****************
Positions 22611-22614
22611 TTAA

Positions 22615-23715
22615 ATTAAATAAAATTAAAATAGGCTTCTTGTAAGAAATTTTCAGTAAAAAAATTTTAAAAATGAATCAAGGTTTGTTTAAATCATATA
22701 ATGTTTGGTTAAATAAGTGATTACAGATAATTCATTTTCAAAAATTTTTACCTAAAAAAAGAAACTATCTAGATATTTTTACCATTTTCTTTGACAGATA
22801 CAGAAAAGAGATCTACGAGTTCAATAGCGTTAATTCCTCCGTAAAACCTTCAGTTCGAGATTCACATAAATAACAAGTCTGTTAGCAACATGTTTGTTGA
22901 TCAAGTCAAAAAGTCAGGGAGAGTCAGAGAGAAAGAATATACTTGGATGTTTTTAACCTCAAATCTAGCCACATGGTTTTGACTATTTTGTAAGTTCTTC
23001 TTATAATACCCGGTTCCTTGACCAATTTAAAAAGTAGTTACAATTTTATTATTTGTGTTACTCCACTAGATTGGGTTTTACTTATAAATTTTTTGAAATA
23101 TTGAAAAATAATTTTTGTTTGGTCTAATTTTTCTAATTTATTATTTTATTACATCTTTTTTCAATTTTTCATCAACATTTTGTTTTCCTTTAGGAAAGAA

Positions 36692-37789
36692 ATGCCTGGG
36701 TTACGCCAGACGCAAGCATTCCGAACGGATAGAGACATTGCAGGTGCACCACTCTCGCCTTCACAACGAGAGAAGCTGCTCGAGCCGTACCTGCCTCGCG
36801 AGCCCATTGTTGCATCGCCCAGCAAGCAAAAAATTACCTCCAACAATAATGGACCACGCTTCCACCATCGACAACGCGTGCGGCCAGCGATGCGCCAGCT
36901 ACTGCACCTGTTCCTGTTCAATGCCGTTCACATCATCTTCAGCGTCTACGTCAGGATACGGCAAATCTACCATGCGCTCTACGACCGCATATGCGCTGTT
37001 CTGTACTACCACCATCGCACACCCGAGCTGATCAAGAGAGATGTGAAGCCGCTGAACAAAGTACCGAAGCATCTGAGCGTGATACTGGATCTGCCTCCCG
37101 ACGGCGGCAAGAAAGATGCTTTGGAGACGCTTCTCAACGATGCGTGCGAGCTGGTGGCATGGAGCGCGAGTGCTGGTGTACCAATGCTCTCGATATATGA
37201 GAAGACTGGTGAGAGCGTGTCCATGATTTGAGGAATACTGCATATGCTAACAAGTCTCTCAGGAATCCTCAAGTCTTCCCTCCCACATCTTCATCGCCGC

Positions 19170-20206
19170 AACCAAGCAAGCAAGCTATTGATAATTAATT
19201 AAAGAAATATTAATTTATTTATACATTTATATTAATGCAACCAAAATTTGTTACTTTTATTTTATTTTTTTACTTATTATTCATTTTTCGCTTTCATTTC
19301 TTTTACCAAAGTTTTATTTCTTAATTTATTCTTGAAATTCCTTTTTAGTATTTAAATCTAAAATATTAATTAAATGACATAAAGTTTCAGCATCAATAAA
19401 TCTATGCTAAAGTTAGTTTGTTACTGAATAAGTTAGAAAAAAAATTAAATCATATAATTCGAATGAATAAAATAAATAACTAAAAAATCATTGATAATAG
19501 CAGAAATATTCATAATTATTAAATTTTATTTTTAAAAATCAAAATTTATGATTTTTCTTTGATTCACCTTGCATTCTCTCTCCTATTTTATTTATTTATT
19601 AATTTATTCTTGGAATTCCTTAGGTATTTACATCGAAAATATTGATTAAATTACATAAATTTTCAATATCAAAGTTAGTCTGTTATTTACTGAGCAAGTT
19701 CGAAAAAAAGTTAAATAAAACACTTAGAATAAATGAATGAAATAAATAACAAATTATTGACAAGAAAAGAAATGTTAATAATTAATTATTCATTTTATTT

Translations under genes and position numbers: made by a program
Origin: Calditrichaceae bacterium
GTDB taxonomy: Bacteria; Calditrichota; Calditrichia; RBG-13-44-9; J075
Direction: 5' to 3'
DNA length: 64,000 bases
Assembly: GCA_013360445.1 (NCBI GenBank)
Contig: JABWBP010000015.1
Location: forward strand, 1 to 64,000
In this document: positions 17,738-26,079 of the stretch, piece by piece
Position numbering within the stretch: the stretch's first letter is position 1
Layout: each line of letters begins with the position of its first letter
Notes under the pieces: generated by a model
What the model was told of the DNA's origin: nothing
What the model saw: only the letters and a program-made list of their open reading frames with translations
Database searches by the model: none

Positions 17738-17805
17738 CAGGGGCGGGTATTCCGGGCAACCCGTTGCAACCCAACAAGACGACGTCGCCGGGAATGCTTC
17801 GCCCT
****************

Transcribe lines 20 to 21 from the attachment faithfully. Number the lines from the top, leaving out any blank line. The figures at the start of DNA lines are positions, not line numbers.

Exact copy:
19201 AAAGAAATATTAATTTATTTATACATTTATATTAATGCAACCAAAATTTGTTACTTTTATTTTATTTTTTTACTTATTATTCATTTTTCGCTTTCATTTC
19301 TTTTACCAAAGTTTTATTTCTTAATTTATTCTTGAAATTCCTTTTTAGTATTTAAATCTAAAATATTAATTAAATGACATAAAGTTTCAGCATCAATAAA